Brenda Lyle – Florida Today
Q: Are there any legal issues seniors should consider when remarrying?
A: The face of remarriage comes with a few wrinkles. According to the US Census Bureau, 20% of Americans aged 60-69 have been married twice. That number includes divorced and remarried empty nesters, as well as widow and widowers who opted to remarry. Individuals with a lifetime of asset accumulation, pensions, insurances and real estate have quite a few things to consider when they decide to tie a new knot.
Before the nuptials
It is very important for older couples to discuss their finances, investment strategies and distribution of assets at death before they marry. One bank account or two? Who will handle the family purse strings? Both parties may have previously completed their estate planning. Documents, such as Power of Attorney and Health Care Surrogate, may need to be redrafted to include provisions for the new spouse. Trusts and wills may require changes if the new spouse and/or their adult children are to be included (or excluded). A prenuptial or postnuptial agreement is another tool to address legal ownership of assets. The contract (to which both parties agree) outlines the terms and conditions associated with dividing up financial assets and responsibilities if the marriage dissolves.
Older couples considering marriage often own their own home. After deciding which home will be the primary residence, the deed can be rewritten to include the new spouse. The issue of home ownership may also be specified in a trust document. Even if the couple chooses to purchase a home together, ownership upon death should be discussed– especially if there are adult children from one or both marriages.
Governmental red tape
If your name will be changing, be sure to notify Social Security and Medicare for the reissue of new cards. Social Security benefits can be affected for those receiving SSI or a widow benefit. If you’re of full retirement age, and your SS benefit is less than one half that of your new spouse, you can receive the Social Security benefit on your record plus an additional amount to bring you up to half of your new spouse’s benefit –after you have been married for one year. Widows or widowers with Tricare for Life military health insurance will lose their Tricare eligibility when remarrying someone who isn’t eligible for Tricare.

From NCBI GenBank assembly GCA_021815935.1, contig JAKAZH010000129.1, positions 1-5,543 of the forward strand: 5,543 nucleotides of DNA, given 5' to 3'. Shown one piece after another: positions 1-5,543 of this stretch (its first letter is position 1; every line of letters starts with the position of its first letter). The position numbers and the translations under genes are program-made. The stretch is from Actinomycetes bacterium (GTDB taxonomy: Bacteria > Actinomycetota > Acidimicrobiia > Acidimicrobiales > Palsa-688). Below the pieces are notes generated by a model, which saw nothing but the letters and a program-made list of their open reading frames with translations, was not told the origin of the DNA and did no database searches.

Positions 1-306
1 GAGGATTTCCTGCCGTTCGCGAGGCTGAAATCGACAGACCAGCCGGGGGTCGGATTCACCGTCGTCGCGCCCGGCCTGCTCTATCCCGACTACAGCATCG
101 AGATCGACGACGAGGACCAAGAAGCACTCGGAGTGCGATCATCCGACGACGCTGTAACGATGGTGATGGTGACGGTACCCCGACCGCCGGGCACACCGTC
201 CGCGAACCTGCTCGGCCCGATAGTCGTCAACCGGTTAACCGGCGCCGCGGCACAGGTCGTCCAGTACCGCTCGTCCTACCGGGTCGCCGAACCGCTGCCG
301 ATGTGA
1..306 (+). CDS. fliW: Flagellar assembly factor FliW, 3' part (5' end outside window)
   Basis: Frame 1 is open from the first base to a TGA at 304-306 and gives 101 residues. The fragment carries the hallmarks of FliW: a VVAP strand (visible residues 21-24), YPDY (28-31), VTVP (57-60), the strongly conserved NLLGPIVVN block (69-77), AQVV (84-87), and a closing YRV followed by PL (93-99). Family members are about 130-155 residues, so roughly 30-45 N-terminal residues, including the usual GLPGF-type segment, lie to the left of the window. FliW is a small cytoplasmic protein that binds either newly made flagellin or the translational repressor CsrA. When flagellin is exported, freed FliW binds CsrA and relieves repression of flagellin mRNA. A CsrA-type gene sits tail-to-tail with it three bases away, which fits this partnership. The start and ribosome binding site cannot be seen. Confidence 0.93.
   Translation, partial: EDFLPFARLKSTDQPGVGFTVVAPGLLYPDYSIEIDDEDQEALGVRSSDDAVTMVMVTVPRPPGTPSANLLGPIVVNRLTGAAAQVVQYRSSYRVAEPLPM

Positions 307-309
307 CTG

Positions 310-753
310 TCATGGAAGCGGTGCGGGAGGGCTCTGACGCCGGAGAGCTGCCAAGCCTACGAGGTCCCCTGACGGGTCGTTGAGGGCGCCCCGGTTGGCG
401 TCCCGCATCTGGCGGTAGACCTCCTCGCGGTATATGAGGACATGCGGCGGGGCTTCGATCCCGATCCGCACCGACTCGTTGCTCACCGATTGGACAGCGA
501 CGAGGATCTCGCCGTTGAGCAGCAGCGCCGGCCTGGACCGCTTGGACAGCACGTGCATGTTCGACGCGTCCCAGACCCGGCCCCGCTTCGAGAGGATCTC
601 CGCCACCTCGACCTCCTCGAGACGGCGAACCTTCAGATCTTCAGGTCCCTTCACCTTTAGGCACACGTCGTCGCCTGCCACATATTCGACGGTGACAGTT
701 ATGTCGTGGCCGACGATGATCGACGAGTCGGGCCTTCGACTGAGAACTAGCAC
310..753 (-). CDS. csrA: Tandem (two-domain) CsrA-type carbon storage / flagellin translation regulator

Feel confident about your decision to say “I do,” by consulting your financial planner and attorney before the big day. To attend the free legal seminars at One Senior Place locations, RSVP online at OneSeniorPlace.com or call 321-751-6771.
One Senior Place is a marketplace for resources and provider of information, advice, care and on-site services for seniors and their families. Questions for this column are answered by professionals in nursing, social work, care management and in-home care. Send questions to AskOSP@OneSeniorPlace.com, call 321-751-6771 or visit One Senior Place, The Experts in Aging.
Brenda Lyle is a Certified Care Manager and Certified Dementia Practitioner with One Senior Place, Greater Orlando.